Agri Business

Sugar export subsidy: Only a band-aid measure

Rajalakshmi Nirmal | Updated on August 30, 2019 Published on August 30, 2019

File photo   -  The Hindu

Given the low global sugar prices, despite the subsidy, exports will still be at a loss. But if global prices recover by October, it can actually make exports attractive

From time to time the Centre keeps coming with measures for the ailing sugarcane industry. Given that many lakh cane farmers are dependent on the mills for their livelihood especially in Maharashtra and UP where they make a large portion of the vote bank, the issue can’t be taken lightly by the government. But having said that will the recent sop for sugar exports to the tune of Rs 6,268 crore help?

Will this sop from the Centre be enough to end woes of the mills and the distressed cane farmers?

Sugarcane has been witnessing one year after other of bumper production.

Sugar output hit a record 325 lakh tonnes in the SS (October –September) 2017-18 and in 2018-19 scaled a new peak of 329.5 lakh tonnes. With consumption remaining stagnant, inventory in the channel increased. The 2019-20 SS is set to open with a stock of 142 lakh tonnes of sugar, which is over half of country’s annual demand.

In the 2019-20 SS, ISMA expects sugar production to come down to about 282 lakh tonnes due to drop in acreage in key states including Maharashtra and Karnataka following lower rainfall. However, there will still be a large surplus, says Abinash Verma DG, ISMA. After domestic consumption of 260 lakh tonnes, the country would have about 164 lakh tonnes of surplus sugar that the industry can export and also use for conversion into ethanol and hold some as stocks for next year.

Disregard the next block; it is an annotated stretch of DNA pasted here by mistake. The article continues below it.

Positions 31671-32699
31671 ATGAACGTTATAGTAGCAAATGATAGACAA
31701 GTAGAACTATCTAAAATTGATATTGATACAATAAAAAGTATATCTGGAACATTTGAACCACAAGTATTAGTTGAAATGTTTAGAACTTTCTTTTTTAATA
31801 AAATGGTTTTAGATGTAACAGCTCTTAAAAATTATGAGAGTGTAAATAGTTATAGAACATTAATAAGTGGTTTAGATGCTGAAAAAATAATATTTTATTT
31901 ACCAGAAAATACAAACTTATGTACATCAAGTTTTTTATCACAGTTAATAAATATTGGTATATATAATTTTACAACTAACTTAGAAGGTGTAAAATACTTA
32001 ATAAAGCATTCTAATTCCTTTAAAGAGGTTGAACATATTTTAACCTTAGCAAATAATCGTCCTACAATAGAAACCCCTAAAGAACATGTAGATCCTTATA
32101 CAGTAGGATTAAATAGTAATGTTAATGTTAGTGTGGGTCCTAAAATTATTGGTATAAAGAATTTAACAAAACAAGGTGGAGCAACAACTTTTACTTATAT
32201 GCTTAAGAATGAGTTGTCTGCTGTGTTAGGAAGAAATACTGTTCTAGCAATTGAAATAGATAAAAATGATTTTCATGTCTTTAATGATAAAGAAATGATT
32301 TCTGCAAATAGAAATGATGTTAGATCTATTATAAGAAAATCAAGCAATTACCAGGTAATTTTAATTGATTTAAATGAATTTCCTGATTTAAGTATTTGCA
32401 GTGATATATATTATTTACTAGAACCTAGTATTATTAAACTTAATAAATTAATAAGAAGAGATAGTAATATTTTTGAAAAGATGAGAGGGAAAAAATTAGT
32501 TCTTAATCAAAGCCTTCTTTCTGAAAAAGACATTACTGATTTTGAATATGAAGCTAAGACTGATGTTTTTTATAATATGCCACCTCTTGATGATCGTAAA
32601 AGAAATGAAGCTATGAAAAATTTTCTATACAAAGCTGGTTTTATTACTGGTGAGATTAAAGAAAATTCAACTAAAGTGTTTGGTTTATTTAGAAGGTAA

Export subsidy

On Wednesday, the Cabinet Committee on Economic Affairs (CCEA) chaired by Prime Minister Narendra Modi, gave nod to sugar export subsidy of about Rs 6,268 crore to liquidate surplus domestic stock. This subsidy which will be towards 60 lakh tonnes of sugar would be directly credited into farmers’ account on behalf of mills against cane price dues and subsequent balance, if any, would be credited to mill’s account which can be used to meet expenses on marketing costs including handling, upgrading and other processing costs, costs of international and internal transport and freight charges on export. A back-of-the envelope calculation shows that the export sop works out to Rs 10,446 per tonne of sugar or Rs 10.44 per kg of sugar. Currently, in the export market sugar prices are hovering at around Rs 20/kg and domestic market MSP is Rs 31/kg. The average cost of production for the industry is Rs 36/kg. Thus, taking in to account the subsidy, the cost for mills will come down to Rs 26/kg, but still since the export market price is only Rs 20/kg, mills will be exporting at a loss.

So, does it not help?

Aside to the export sop, the Centre has done several things for the cane industry in recent times. The key among them is - creation of buffer stock of 40 lakh tonnes of sugar for one year from 1st August, 2019. This will absorb some supply from market for one year and support prices.

When this supply comes back to the market on 1 August 2020, the export sops will be available.

Abinash Verma DG, ISMA, says, “There would have been an opening stock of 160 lakh tonnes with the industry for 2020-21 SS, but with the announcement of export subsidy for 60 lakh tonnes, the opening stock for 2020-21 SS reduces to 100 lakh tonne, which is welcome…” If we take into account the cane that will go into ethanol manufacture, the opening stock for 2020-21 SS will come down by another 15 lakh tonne.

Sugar mills may be keen to export as they would want to dispose the excess stock. It will reduces their inventory carrying cost. If the stock is emptied, market prices will also remain stable around the current levels of Rs 3250/quintal or even see a small increase and help margins for mills.

However, one can’t be sure if all the mills will take up exports given that the price dynamics is still not favourable to the industry.

One thing that can change dynamics is global prices. As exports of 6 million tonnes will start only from October, and by then if global prices can improve from current levels, exports can actually become attractive.

Published on August 30, 2019
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